How Much Do Boxers Run?

Running is recommended for boxers to help build their cardiovascular endurance.
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The majority of boxers use running to improve cardiovascular endurance. In boxing, they refer to it as "roadwork." Former heavyweight champion "Smokin'" Joe Frazier says roadwork is the most crucial training boxers do, the foundation that helps them get through 12 rounds of action. Most boxers run early in the morning, leaving the afternoon and even open for training sessions in the gym.



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Professional boxing trainer and cut man Miyagi "Mack" Kurihara advises his fighters to run three to five times a week. He says a disciplined roadwork routine equates to better results in the gym. The amount of time you spend running depends on your goals. For example, about two months before an upcoming fight, increase your distance. Some fighters add one to two miles every other day to their pre-fight training.

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To build endurance, you need to engage in prolonged cardiovascular activity. A fight is not a sprint; it's more like a short marathon. Jog to get your heart rate up for an extended period of time. Concentrate on the distance of your run and not on the speed, Frazier says. Incorporate about two to three days of long runs into your routine.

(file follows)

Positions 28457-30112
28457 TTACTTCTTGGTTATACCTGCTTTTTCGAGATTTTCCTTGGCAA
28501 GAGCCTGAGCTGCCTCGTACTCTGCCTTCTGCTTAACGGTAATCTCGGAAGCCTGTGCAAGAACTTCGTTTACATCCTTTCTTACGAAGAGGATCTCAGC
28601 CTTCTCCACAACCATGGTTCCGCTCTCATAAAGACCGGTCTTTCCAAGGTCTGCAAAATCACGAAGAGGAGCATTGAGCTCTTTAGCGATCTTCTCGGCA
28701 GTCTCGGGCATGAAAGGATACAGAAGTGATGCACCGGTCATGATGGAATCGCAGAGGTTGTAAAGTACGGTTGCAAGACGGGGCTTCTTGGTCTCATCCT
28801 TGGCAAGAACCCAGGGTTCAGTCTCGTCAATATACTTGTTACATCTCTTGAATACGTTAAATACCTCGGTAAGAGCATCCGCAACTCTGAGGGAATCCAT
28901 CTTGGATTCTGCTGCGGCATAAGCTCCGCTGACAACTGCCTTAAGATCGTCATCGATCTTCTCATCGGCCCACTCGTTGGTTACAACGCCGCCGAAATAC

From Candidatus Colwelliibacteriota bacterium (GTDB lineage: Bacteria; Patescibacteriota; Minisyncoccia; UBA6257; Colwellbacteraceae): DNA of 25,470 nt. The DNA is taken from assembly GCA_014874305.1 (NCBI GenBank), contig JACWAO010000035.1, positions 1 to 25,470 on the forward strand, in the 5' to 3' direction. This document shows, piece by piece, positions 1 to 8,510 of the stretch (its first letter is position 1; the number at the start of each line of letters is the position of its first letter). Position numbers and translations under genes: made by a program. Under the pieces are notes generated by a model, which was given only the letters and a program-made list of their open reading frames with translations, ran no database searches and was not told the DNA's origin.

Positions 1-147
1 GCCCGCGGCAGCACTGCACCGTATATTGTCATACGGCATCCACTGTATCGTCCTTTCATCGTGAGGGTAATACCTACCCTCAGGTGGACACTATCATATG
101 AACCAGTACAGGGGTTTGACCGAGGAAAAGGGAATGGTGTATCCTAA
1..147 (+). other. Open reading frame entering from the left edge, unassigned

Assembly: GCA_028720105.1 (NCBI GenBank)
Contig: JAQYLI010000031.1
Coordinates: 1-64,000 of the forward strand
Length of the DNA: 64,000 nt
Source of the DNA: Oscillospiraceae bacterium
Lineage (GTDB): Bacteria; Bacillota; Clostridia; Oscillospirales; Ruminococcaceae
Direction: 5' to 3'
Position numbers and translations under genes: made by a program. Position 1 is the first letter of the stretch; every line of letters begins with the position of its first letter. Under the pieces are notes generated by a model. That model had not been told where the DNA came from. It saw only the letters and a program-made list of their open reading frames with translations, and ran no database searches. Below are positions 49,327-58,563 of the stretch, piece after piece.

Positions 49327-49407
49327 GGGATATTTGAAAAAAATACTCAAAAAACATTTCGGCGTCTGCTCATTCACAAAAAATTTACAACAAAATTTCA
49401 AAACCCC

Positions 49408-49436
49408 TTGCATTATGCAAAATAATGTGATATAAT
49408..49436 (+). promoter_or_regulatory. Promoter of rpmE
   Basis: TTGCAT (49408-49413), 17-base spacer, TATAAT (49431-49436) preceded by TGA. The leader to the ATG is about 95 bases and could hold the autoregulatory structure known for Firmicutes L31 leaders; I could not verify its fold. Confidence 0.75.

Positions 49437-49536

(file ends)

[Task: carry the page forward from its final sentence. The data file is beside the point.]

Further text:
This type of running involves bursts of high intensity sprints, followed by short periods of jogging. Sprinting simulates the time of the round where the boxer throws a series of rapid punches. The natural rhythm of most fights includes moments of explosive action, followed by periods of inactivity. According to Ringside boxing trainer John Brown, an effective sprinting program should incorporate jogging, followed by one- to two-minute sprint intervals. Many boxers incorporate sprints at least twice a week.



The boxing training manual of the U.S. Military Academy at West Point says if only one exercise were allowed in a boxer's program, running would be the indisputable choice. Running increases lung capacity, leg strength and endurance, three important ingredients that help get you into fighting shape. There is no substitute for frequent running, Kurihara says. Even the best fighters can be outclassed if they run out of steam during the fight.



To prevent injury, warm up before running and cool down after. According to, warming up will help prepare your body for exercise and cooling down may decrease muscle soreness afterward. To warm up, stretch and walk or jog for about 10 minutes. To cool down, walk or jog for five to 10 minutes after you run.


Although boxers typically run three to five times a week, if you're new to running, start slowly. Starting a running program too quickly can cause overuse injuries. Invest in some high-quality running shoes, which are well worth the investment and help keep you comfortable and injury-free.




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